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Possible Duplicate:
Understanding virtual memory usage > swap + physical on Linux

We have the following process:

  PID USER      PR  NI  VIRT  RES  SHR S %CPU %MEM    TIME+  COMMAND                                                                                         
10684 root       8 -15 89.6g  13g 1.1g S 406.9 21.8 316:34.89 java 

Is this amount of virtual memory ok, assuming the fact that we have only 64GB of RAM. Also here is the info about the physical memory:

Mem:  65995412k total, 64967388k used,  1028024k free,  3976288k buffers
Swap: 32764556k total,     1236k used, 32763320k free, 19534812k cached

As you can see there is only 1236k swapped.

We are wondering where are the missing 30GB+ RAM? Are they on disk?

How much virtual memory is ok for a particular process? What is the connection between virtual memory and RAM.

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marked as duplicate by Magellan, Bryan, John Gardeniers, MadHatter, Chris S Nov 20 '12 at 15:12

This question has been asked before and already has an answer. If those answers do not fully address your question, please ask a new question.

Thank you, @Adrian. I missed this. Maybe my search approach was not good enough! :) – divaka Nov 19 '12 at 17:18
up vote 4 down vote accepted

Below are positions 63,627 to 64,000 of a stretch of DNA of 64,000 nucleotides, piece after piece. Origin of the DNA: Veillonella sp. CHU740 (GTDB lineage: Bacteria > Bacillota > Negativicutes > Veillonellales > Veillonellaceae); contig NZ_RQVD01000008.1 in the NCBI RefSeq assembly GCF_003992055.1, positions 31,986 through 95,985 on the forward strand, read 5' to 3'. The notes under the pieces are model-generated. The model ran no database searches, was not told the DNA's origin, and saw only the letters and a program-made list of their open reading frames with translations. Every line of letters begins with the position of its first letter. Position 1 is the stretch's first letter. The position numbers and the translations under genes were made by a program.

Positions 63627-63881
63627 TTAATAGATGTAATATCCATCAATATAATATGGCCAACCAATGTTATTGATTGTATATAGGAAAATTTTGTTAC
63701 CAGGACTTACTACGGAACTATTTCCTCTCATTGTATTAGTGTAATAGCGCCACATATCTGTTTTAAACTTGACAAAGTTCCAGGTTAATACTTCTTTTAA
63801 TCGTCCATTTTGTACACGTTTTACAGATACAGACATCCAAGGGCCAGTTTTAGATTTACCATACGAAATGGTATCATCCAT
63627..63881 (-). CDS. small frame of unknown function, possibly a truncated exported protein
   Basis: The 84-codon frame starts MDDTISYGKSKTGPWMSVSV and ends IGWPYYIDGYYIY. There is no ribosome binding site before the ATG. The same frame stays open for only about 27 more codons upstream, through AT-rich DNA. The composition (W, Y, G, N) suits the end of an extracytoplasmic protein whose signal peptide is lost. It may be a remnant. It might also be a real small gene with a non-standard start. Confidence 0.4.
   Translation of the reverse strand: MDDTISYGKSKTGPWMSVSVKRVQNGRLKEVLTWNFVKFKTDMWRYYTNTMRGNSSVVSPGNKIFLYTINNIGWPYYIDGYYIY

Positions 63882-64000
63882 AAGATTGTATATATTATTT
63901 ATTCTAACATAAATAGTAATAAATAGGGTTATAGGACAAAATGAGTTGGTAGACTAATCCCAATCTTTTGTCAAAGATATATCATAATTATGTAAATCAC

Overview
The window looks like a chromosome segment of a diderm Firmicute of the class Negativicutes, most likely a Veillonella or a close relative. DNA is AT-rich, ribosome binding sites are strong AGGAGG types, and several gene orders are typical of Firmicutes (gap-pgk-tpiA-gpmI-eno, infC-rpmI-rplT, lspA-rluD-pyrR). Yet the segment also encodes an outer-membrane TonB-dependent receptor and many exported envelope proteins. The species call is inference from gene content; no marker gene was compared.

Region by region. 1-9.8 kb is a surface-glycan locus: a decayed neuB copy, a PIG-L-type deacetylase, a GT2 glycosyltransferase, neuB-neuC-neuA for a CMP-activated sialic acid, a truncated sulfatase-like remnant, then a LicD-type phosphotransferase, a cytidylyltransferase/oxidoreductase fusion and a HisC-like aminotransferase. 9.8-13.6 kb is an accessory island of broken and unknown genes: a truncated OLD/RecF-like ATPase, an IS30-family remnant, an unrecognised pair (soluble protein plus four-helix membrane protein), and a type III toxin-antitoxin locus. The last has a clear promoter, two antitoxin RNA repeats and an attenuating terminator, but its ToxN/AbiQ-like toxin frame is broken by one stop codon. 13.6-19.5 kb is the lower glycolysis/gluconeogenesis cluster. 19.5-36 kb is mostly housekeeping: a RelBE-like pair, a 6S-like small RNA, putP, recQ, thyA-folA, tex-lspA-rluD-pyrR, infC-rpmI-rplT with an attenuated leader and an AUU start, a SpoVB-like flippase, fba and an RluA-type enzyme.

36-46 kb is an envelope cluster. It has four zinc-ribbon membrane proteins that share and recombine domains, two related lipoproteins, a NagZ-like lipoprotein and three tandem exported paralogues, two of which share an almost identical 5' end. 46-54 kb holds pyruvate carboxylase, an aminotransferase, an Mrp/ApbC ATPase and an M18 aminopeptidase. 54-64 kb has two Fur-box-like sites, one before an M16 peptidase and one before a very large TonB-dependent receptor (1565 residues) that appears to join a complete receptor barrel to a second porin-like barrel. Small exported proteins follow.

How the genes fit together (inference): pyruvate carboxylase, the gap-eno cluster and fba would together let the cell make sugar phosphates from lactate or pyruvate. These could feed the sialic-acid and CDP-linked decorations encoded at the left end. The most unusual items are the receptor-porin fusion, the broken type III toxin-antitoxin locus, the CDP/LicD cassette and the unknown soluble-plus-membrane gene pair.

The VIRT reflects to amount of Virtual Memory allocated by a process, not a real one. The address space of a process may contain certain areas mapped to corresponding files which are not located in RAM.

At least the program executable and shared libraries are mapped to the virtual address space of a process. During the program execution the process may map other files to its address space and sometimes its size may be large (images, movies, databases) - even larger than the available amount of RAM - it is limited by total amount of addressable memory on the current processor architecture.

Also Linux uses optimistic memory allocation strategy. It means even if a process calls malloc() the physical memory allocation may be deferred until the page will be used. It means the process may allocate more RAM than available.

Also Linux can sparse identical pages in the memory. If two process use same pages in the memory the kernel can map both virtual page into one real (and release the second).

So, yes, it is normal when a process allocates more Virtual Memory than amount of available physical memory.

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